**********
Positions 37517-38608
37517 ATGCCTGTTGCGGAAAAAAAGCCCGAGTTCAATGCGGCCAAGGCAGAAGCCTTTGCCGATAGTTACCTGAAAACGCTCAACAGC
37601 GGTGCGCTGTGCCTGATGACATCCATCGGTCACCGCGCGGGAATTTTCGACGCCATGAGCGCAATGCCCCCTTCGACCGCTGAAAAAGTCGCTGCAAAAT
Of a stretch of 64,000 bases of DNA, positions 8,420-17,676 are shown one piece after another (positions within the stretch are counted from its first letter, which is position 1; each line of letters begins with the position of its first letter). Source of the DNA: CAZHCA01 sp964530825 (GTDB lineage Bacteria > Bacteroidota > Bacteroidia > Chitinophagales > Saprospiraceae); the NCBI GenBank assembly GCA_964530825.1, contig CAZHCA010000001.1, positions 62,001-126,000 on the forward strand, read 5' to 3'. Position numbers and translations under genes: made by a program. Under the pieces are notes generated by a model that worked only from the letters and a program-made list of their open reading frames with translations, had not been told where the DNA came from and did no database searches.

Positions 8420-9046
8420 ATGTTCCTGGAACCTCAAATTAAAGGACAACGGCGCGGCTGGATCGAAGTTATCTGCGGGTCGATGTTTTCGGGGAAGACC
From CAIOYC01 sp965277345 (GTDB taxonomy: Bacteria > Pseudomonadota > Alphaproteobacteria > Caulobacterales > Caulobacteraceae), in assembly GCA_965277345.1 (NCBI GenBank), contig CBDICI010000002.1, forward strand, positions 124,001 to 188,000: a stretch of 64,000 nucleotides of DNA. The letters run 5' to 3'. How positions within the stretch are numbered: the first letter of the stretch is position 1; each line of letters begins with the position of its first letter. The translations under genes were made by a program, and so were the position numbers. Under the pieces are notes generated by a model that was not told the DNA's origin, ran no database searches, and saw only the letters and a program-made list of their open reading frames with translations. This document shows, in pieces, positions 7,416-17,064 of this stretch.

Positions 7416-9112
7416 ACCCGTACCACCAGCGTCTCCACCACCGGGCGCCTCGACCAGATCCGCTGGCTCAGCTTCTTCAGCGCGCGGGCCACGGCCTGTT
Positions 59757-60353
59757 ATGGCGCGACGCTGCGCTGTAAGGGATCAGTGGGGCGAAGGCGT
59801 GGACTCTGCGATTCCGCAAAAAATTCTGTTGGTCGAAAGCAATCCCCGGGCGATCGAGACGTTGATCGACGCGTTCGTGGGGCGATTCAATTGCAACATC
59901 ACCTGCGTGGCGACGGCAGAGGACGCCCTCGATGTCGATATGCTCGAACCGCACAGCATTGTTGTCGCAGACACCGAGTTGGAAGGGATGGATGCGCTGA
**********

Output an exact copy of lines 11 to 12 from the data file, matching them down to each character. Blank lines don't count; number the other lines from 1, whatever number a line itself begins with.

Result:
59757 ATGGCGCGACGCTGCGCTGTAAGGGATCAGTGGGGCGAAGGCGT
59801 GGACTCTGCGATTCCGCAAAAAATTCTGTTGGTCGAAAGCAATCCCCGGGCGATCGAGACGTTGATCGACGCGTTCGTGGGGCGATTCAATTGCAACATC